Sicily is hit or miss with small worlds. Sometimes she really engages and story lines start to appear. Other times she does her own thing, and it doesn’t even relate to the small world.
That was what happened with our zoo small world!
During our zoo toddler theme, I had set up a small world before actually taking the trip to the zoo.
I used a jungle little people set up for the jungle area of the zoo where I put the tiger, lion, and jaguar. For the polar animals, I used a white box lid, a white rock as an iceberg, and blue foam for the water. I had a small container with holes for the birds. All the other cages I made out of Lincoln Logs.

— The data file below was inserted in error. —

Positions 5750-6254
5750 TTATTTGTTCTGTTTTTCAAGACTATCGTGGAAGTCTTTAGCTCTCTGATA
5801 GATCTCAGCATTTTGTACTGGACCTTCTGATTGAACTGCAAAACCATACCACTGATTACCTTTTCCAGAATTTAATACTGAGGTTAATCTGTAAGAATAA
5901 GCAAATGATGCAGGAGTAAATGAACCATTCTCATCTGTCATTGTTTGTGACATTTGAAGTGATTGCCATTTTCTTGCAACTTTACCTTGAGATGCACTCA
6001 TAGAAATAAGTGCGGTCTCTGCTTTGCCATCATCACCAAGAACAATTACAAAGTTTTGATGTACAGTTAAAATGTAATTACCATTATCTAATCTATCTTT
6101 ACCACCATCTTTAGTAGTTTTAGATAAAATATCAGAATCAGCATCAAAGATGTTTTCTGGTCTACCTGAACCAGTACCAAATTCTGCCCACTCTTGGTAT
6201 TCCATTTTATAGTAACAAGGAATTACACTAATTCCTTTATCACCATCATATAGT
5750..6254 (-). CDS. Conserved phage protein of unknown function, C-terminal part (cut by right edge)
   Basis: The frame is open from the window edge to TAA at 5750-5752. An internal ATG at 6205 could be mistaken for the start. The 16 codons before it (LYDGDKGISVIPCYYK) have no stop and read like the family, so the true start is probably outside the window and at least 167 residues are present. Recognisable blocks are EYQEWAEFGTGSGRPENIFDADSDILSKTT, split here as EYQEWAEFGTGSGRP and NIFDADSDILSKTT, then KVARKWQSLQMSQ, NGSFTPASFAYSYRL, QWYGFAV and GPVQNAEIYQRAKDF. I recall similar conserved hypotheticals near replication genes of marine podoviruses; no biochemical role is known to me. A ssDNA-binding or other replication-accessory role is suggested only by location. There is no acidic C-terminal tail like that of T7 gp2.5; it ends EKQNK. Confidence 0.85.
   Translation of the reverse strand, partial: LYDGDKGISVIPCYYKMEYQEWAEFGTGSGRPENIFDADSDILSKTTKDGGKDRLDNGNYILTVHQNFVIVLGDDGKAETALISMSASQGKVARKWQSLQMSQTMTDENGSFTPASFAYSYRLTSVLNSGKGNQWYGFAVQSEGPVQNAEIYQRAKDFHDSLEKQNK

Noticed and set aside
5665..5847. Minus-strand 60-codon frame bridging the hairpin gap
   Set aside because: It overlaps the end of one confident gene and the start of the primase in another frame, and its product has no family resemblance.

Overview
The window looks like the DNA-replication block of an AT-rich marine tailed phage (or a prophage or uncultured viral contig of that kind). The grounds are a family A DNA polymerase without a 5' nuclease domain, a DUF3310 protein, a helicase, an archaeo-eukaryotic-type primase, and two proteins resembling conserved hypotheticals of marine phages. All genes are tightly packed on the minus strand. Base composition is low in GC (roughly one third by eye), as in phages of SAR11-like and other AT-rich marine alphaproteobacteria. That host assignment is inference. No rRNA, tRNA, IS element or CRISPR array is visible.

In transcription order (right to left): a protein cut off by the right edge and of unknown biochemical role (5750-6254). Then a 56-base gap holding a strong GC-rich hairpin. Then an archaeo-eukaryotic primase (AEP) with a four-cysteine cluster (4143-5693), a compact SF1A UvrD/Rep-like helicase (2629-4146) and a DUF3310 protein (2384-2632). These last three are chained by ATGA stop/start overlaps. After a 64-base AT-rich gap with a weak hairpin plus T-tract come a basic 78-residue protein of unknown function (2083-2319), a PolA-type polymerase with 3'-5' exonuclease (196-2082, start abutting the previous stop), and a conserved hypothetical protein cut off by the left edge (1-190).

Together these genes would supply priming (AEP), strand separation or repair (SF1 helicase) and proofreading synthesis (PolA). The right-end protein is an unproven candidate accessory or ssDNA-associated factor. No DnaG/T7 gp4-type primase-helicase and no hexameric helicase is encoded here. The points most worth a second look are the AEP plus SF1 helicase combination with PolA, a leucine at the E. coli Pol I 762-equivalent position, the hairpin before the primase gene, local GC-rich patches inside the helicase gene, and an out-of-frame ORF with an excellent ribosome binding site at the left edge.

I set the zoo up, and let her explore. She has had plenty of experience with animals, so I thought I would have seen some animal play and interaction.
WRONG! She went to her standby play activity for the past few months of lining everything up. She had no interest in the actual zoo set up. She took all the animals, lined them up, and walked them an inch. When she got to the end of the line, she went back to the beginning and moved them an inch more.
A few days later, we took a trip to the zoo. I figured now that she had been to the zoo and had the background knowledge, she would interact differently with the small world. So I set it up again.
WRONG! She pulled all the animals back out to continue walking in a line.
Even though she didn’t interact with this small world as I had hoped, she still got experience with patience when the animals wouldn’t stand on the carpet, hand-eye coordination, pre-classification skills.
Small worlds are great for early literacy skills. They prepare children for being able to comprehend plots and be able to write their own stories.